Monday, April 29, 2013

Solutions, Suspensions, and Colloids... oh my!

Solutions are homogeneous well-mixed mixtures that cannot be separated easily (a change in phase) - like kool-aid or saltwater. Suspensions will settle and separate over time because of gravity or because of differences in density - like oil and water or orange juice with pulp. Suspensions are heterogeneous. Colloids are weird. Colloids should settle and separate over time but because the particles are super-tiny just running into each other (Brownian motion) keeps them in suspension. Colloids can also represent two different phases so if it seems weird like you cannot classify it as just one phase - like fog, jello, whipped cream - it's a colloid.

We also discussed colligative properties. Adding solutes to a solution changes basic properties like melting points and boiling points, no matter what solute is added. A perfect tie-in for today. Salt is put on our roadways to LOWER the freezing point of water to about -4*C. Because the freezing point is lowered, the ice appears to melt and stay liquid, thus making our roads less icy. They do not salt the roads in places where the normal daily temperature is below 0 because the salt would have little effect.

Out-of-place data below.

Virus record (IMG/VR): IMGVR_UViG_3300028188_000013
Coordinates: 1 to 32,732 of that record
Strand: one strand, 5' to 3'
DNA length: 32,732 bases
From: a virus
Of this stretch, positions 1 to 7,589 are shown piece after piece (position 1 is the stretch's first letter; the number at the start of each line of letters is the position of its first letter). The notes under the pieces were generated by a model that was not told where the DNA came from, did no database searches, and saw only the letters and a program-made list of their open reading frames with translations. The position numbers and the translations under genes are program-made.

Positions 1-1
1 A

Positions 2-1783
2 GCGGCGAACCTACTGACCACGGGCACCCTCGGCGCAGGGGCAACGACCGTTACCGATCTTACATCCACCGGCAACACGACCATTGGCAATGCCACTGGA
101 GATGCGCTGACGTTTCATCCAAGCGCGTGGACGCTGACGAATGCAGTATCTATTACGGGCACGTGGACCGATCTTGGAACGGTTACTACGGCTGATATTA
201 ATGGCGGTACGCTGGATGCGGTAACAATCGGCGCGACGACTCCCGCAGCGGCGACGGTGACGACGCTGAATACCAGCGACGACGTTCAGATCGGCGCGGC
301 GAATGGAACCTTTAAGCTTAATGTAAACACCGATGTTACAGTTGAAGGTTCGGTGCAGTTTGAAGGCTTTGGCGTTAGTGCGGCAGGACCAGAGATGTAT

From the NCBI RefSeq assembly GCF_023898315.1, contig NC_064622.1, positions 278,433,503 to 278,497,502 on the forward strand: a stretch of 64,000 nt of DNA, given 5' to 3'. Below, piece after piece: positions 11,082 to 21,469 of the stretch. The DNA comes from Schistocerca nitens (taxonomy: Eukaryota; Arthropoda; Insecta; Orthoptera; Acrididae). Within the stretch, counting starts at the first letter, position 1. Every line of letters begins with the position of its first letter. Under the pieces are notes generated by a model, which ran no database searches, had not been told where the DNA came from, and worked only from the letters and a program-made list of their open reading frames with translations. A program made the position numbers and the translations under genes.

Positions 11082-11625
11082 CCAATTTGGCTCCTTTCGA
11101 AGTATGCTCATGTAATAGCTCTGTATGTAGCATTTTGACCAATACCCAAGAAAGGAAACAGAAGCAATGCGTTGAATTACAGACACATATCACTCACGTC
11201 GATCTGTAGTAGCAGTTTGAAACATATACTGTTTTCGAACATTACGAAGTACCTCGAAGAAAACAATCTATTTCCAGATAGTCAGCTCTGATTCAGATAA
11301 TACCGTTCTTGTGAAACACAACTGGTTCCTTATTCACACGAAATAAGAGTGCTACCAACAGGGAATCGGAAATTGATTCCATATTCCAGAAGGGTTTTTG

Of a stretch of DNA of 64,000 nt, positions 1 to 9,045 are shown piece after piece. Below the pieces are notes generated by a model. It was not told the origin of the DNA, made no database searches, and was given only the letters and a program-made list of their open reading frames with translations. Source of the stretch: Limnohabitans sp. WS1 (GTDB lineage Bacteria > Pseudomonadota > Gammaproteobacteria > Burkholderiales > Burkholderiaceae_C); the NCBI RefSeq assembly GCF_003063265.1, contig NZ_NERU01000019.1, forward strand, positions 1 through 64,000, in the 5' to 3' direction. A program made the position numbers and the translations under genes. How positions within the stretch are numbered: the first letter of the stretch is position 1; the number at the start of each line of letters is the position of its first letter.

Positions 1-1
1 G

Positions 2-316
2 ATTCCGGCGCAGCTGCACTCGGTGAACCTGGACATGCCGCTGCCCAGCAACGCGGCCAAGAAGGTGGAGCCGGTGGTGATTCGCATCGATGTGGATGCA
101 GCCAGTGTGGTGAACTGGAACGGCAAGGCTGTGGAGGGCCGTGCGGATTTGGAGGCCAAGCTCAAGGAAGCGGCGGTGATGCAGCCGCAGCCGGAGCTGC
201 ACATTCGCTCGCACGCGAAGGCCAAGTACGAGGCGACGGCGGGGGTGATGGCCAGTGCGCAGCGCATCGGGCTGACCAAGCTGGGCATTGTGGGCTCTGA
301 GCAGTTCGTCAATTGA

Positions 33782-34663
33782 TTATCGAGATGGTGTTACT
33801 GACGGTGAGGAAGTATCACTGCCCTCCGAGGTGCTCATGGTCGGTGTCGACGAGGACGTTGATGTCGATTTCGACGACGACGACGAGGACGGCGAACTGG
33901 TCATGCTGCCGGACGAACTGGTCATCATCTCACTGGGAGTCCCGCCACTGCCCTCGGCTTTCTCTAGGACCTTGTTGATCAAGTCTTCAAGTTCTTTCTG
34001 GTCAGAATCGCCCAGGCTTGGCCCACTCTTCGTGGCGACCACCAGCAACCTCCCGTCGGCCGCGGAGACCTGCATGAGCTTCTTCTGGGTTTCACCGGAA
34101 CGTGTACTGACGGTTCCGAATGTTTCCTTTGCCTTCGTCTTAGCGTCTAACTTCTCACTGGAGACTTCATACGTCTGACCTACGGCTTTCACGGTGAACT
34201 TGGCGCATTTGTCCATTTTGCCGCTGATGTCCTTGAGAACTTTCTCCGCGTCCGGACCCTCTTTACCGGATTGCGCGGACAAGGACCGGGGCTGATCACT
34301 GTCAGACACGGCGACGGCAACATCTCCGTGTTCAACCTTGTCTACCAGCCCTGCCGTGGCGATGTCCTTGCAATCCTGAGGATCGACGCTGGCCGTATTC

Because it doesn't matter what the solute is, sugar could be used for the same purpose - it is just a lot more expensive! To read more, click here

Electrolytes can conduct electricity because the solute breaks up into ions and the ions can carry the electric current. Pure water does not conduct electricity - but water with solutes in it can. We did an in-class demo similar to this one to test some solutions. Salt water does conduct electricity, but sugar water does not because of the carbon. Gatorade conducts electricity but barely because of the high sugar amount in the drink.

Molarity is moles/Liters and is a quantitative way to measure concentration. Molarity descirbes with numbers if a solution is dilute or concentrated. It is a pretty easy formula so students zoomed through it. Molarity changes with the amount of solute OR the amount of solvent (liquid) so we will be discussing dilutions tomorrow.

No comments: